About a month before Election Day 2020, Donald Trump announced via Twitter that he intended to withdraw all U.S. troops from Afghanistan “by Christmas.” No one had any idea what he was talking about: White House officials conceded the then-president’s timeline wasn’t real and the Pentagon said it had no idea what Trump was talking about.
By all appearances, the Republican, realizing that he was losing his re-election campaign, was searching in vain for an issue that might give him a boost. Trump apparently figured that ending a war and brining troops home would be well received, so he told the public that he was poised to do exactly that — reality be damned.
The strange claims seemed all the more unusual when, about a year later, after his successor really did end the U.S. war in Afghanistan, Trump raised the prospect of a redeployment. In a written statement, the former president said that if the Taliban didn’t return equipment left behind in Afghanistan, the United States should consider going back in “with unequivocal Military force.”
Around the same time, Trump headlined a rally and told attendees, in reference to Afghanistan, “You know what, we have to go in and we should go in when it’s right and we now may have to be forced to go in.... We may be forced to go in, and we may not be forced, but we may be forced to go in.”
That wasn’t exactly elucidating, but this past weekend, Trump once again returned to the subject at his most recent rally:
“You have many citizens that the Taliban is holding. They didn’t get enough with the $85 billion. Maybe we ought to go in and take it back.”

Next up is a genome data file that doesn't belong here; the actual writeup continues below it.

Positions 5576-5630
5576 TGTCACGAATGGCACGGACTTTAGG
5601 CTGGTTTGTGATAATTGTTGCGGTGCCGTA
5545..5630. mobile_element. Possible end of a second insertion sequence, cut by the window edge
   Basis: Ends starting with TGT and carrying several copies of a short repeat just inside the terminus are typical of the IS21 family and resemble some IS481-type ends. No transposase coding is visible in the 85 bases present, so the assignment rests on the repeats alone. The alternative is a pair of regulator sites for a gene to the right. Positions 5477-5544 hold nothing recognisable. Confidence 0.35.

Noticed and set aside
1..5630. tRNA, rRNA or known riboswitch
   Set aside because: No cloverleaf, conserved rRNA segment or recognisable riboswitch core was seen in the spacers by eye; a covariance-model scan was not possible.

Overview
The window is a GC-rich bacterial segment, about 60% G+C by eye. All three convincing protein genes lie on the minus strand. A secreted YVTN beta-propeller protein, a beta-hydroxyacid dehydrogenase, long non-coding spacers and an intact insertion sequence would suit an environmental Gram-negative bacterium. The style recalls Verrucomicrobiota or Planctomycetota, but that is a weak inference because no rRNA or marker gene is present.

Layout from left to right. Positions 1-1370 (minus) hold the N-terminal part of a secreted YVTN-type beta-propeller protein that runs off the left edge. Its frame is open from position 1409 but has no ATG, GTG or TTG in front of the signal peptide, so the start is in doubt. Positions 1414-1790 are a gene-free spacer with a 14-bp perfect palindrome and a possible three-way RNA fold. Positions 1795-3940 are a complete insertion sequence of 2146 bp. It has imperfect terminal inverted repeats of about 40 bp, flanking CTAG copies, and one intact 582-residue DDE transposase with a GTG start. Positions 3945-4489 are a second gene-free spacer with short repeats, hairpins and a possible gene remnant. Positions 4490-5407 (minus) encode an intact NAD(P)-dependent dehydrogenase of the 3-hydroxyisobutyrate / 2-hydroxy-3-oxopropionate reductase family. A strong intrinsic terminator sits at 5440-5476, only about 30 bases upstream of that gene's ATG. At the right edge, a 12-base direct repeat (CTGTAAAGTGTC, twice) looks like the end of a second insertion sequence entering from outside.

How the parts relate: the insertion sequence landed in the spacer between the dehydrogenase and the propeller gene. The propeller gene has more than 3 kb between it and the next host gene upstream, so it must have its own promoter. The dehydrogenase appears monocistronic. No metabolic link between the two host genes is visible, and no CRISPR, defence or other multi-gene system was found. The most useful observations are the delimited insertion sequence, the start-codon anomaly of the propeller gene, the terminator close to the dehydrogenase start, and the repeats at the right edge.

This, oddly enough, generated applause from attendees, as if there’s a political appetite for putting boots on the ground in Afghanistan — again.
Even for the former president, this is bizarre. Circling back to our earlier coverage, it’s probably fair to say Trump has been a “big thinker” when it comes to international affairs, but he’s been relatively consistent in his eagerness to end U.S. military deployments, especially in the Middle East. Evidently, he’s changed his mind?
As for the “$85 billion,” the Republican is apparently referring to equipment left behind in the wake of our withdrawal, but as the former president really ought to know, the idea that the Taliban has $85 billion in equipment isn’t true.
There’s also the inconvenient detail that the Taliban cannot actually use much of the equipment it’s now obtained.
But even more important is Trump’s idea — which he’s now repeated on several occasions — that it’d be smart to send U.S. troops back into Taliban-controlled Afghanistan.
To be sure, there is still no reason to believe such a scenario is likely to happen in reality. Biden has ended the war and withdrawn U.S. troops, and the odds of the administration deciding to redeploy forces, simply to reclaim equipment the Taliban can’t use, are zero.
This doesn’t change the fact, however, that Trump — among other things, a possible presidential contender in 2024 — has spent years saying he wanted to get out of Afghanistan, only to suggest going back in now that Biden has ended the war.
I am curious, though, just how many Republican officials would agree with such a proposal. Are GOP members of Congress on board with the idea of sending U.S. troops back into Afghanistan? Or would they concede that Trump's rhetoric is absurd?